Prescott Horseman Reins Equestrian Championship

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The National Reining Horse World Championship, held Sunday, July 17 at the Payson Event Center, featured the best equestrians in the Open Ranch Horse Competition.

Ben Barlow of Prescott took top honors.

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Ivan Stuart of Prescott was one of the many horsemen to participate in the Open Ranch Horse Competition July 17 at the Payson Event Center. Stuart finished second overall.

"(The entrants) found out they had to step it up a bit with (Barlow) there," competition director Zach Gibbs said.

According to Gibbs, the winning cowboys and cowgirls at the July 17 event improved their point totals over what they scored in the first competition held June 4 and 5 at the event center.

Barlow called upon his considerable expertise to win the open event for the second successive time.

Ivan Stewart, also of Prescott, was second and Payson's Gary Walker and Tim Roberts of Queen Creek tied for third.

Prescott's Mary Fallon won among the cowgirls, out-dueling runner-up Lynn Carbol of Phoenix and bronze medalist Deanna Kristofic of Page.

Gibbs said the day-long competition and the ranch-horse versatility and cattle clinic held the day before were successful.

"We had a good turnout and everything ran smoothly," he said.

In addition to hosting the ranch horse events, Gibbs and his wife Vanessa are owners of Gibbs Performance Horses in Camp Verde.

The competition

Throughout the day, judges awarded points to entrants on their performance in reining, cow work, roping and the overall appearance, confirmation and attitude of the horse.

In reining, competitors rode their horse through a pattern in which the rider had to open and close a gate on horseback, take the horse on a trot along a fence in the center of the arena,ope, fast lope and back the horse 15 feet.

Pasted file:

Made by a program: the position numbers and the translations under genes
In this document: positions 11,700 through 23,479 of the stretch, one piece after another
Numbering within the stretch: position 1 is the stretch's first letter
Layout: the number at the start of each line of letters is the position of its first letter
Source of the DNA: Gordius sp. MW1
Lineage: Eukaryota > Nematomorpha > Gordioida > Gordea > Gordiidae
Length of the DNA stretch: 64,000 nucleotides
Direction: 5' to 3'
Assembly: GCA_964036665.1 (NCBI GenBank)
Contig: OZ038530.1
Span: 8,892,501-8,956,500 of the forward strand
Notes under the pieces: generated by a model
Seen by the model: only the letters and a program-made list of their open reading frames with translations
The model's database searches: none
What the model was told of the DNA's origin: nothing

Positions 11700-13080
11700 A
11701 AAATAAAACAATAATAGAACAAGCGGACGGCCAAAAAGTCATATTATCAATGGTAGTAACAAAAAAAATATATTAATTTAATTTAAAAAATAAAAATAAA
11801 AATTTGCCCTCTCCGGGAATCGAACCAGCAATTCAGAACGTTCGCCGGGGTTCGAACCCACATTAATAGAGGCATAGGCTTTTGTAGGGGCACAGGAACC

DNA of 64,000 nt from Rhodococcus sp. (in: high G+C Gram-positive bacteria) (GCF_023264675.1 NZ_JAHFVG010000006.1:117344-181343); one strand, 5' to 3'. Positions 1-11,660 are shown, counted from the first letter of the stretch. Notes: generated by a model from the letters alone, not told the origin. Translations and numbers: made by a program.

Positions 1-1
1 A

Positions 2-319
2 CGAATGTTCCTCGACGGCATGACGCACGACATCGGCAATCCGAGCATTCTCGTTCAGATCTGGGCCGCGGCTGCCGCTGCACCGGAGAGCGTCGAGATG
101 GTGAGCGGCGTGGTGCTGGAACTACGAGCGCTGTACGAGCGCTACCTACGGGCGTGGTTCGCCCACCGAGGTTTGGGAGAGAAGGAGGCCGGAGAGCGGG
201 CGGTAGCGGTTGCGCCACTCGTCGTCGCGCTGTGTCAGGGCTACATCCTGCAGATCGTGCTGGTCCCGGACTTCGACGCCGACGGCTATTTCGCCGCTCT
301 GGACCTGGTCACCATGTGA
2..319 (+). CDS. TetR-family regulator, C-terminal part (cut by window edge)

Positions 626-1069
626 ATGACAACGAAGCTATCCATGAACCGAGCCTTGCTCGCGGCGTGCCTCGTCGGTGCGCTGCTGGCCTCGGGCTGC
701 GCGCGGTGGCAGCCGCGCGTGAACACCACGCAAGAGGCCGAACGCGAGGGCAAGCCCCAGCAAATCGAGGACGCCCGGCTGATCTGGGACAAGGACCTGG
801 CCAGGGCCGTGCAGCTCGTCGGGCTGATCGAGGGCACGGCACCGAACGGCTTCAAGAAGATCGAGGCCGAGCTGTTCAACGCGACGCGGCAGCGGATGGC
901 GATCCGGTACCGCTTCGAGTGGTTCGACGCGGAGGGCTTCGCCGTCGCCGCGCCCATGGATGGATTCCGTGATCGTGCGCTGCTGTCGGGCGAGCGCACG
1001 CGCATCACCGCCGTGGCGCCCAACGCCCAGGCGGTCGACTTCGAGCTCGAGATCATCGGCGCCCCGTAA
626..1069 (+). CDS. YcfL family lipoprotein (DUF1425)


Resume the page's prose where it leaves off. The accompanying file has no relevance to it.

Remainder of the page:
In cow work, the rider and horse attempted to box in a cow at the rear of the arena, then drive the cow down the arena and turn the animal back at least one time in each direction.

The roping event called for the entrant to rope a cow and tow it about 15 feet.

The riders were allowed six minutes to complete each event. An unfinished run resulted in zero points.

"(The cowgirl class) is a new concept for Ranch Horse Competitions," Gibbs said. Entrants had to perform most of the same tasks required in the open class. Instead of roping, however, the cowgirls and their steeds were required to corral a cow in a holding pen. Just as in the open class, tasks had to be completed in six minutes.

The third and final ranch horse competition and clinic will be held Aug. 4 and 5 at the Payson Event Center.

Gibbs' wife Vanessa said these opportunities, "Are a chance to improve showmanship, cattle skills and overall horsemanship."

To enter the clinic or competition or for more information, call Zach or Vanessa at (928) 301-1143.

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